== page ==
I had missed a Saturday morning on Uncle Ben's porch, as last weekend he hadn't been feeling very well and told me he needed his rest. It wasn't very often that he canceled our lessons, and I was worried about his health, to tell the truth about it.
So, when I got home from school yesterday, you can imagine how pleased I was to hear that Uncle Ben had called and left word with Mom that he'd be delighted to have me make my regular Saturday visit this week. Of course, Mom fussed and bothered, saying that I shouldn't annoy the kindly gentleman when he was just getting to feeling a bit better, but she relented when I said that he might be a bit disappointed if I didn't show up. Still, she insisted that I take a plate of home-baked chocolate chip cookies along with me, and warned me not to be eating them on the way over!
I skipped down the sidewalk as fast as I could, given the heaping plate of cookies I was carrying, and soon arrived at the old familiar porch. There was Uncle Ben, looking chipper and pleased, with his trademark pitcher of lemonade looking icy and inviting. The checker board was ready, too. We exchanged good-mornings and how-are-yous, and I sat down in my usual place.
"I've got some good ones for you today," Uncle Ben declared, "but don't you think we ought to have some cookies and lemonade first, to get our brains working?"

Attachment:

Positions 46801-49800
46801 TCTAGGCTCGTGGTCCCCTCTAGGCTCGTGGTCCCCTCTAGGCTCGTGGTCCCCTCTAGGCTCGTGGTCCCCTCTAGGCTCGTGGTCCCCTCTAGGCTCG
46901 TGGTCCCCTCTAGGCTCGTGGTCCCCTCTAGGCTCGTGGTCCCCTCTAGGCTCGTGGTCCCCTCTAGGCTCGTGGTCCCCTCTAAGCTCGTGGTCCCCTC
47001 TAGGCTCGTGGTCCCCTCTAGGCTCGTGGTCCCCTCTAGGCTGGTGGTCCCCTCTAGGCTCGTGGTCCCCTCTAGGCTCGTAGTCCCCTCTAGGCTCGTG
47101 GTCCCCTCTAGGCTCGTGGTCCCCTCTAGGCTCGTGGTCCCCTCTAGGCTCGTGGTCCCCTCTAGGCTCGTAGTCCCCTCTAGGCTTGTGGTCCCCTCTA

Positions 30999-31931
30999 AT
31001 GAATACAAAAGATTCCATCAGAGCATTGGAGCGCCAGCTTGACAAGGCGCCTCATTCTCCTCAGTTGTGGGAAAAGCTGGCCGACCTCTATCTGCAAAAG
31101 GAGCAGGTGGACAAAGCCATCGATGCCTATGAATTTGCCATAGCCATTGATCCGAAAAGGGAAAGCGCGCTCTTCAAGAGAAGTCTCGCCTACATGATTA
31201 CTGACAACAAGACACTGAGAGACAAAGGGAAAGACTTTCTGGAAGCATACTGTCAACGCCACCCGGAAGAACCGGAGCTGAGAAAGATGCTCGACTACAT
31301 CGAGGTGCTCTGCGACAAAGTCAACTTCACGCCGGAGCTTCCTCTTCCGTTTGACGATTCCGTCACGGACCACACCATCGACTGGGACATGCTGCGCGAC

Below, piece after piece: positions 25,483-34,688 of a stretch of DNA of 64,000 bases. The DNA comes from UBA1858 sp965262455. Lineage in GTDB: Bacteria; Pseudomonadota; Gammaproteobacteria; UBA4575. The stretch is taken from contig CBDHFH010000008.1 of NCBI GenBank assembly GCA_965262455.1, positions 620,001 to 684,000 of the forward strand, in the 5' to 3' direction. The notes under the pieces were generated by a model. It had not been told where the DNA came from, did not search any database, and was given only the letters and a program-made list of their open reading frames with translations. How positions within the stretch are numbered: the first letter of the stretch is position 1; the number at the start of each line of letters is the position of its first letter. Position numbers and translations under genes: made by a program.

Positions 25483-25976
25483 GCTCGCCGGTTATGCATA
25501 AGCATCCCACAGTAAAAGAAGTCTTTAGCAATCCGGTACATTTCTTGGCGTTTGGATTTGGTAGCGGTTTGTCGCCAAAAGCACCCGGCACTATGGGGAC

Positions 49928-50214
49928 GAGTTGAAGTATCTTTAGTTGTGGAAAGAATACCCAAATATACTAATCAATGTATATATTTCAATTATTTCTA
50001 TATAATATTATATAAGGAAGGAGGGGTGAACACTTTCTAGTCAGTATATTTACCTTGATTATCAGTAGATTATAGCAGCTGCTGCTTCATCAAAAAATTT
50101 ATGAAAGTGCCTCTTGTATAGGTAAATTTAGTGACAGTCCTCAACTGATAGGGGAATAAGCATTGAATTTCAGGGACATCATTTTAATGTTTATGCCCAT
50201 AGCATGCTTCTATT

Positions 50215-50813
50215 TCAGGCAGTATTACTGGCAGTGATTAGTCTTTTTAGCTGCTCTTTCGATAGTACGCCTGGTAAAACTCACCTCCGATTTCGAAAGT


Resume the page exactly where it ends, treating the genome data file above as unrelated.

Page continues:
I pointed out that Mom had told me quite clearly not to eat the cookies and that they were to be saved for Uncle Ben, but Uncle Ben just winked at me and said, "You just tell your Mom that I insisted!" That was good enough for me, and we each had several cookies and a tall glass of lemonade, quietly enjoying the calm Florida morning.
"All right then, to work!" exclaimed Uncle Ben. "How would you go about winning this one?" He indicated the position on the checkerboard with a wave of his cookie-laden hand, and then he gave me that smile--- the one that always told me that this wasn't going to be easy, but that I could get the answer if I tried hard enough.
Uncle Ben's Porch is a fanciful and fictional characterization of the retirement years of the great checker author Ben Boland, with positions drawn from his classic Familiar Themes in the Game of Checkers. You're going to have to come up with your own cookies and lemonade, but clicking on Read More will give you the solution to this problem, a complete sample game demonstrating the theme, and a round dozen diagrammed positions and solutions based on the same motif.[Read More]
For better or worse, today's Checker School episode isn't about a three-decker cheeseburger put out by a fast food establishment. Instead, it's a triple-decker set of positions by J. B. Macindoe, a fascinating progressive endgame study.
First, try the original:
If you are really good and you got it right, you went to this second configuration at some point:
And if you stayed on track (a bit easier this time), you came up with the following third situation:
We suggest that in solving the problem, you start with the first diagram; if that's (as we expect) a tough piece of meat, try the second diagram; and if you can't slice that particular piece of cheese, see if you can shred the lettuce in the third diagram. But to digest the solutions, no secret recipes are needed; clicking on Read More will serve up the answers.[Read More]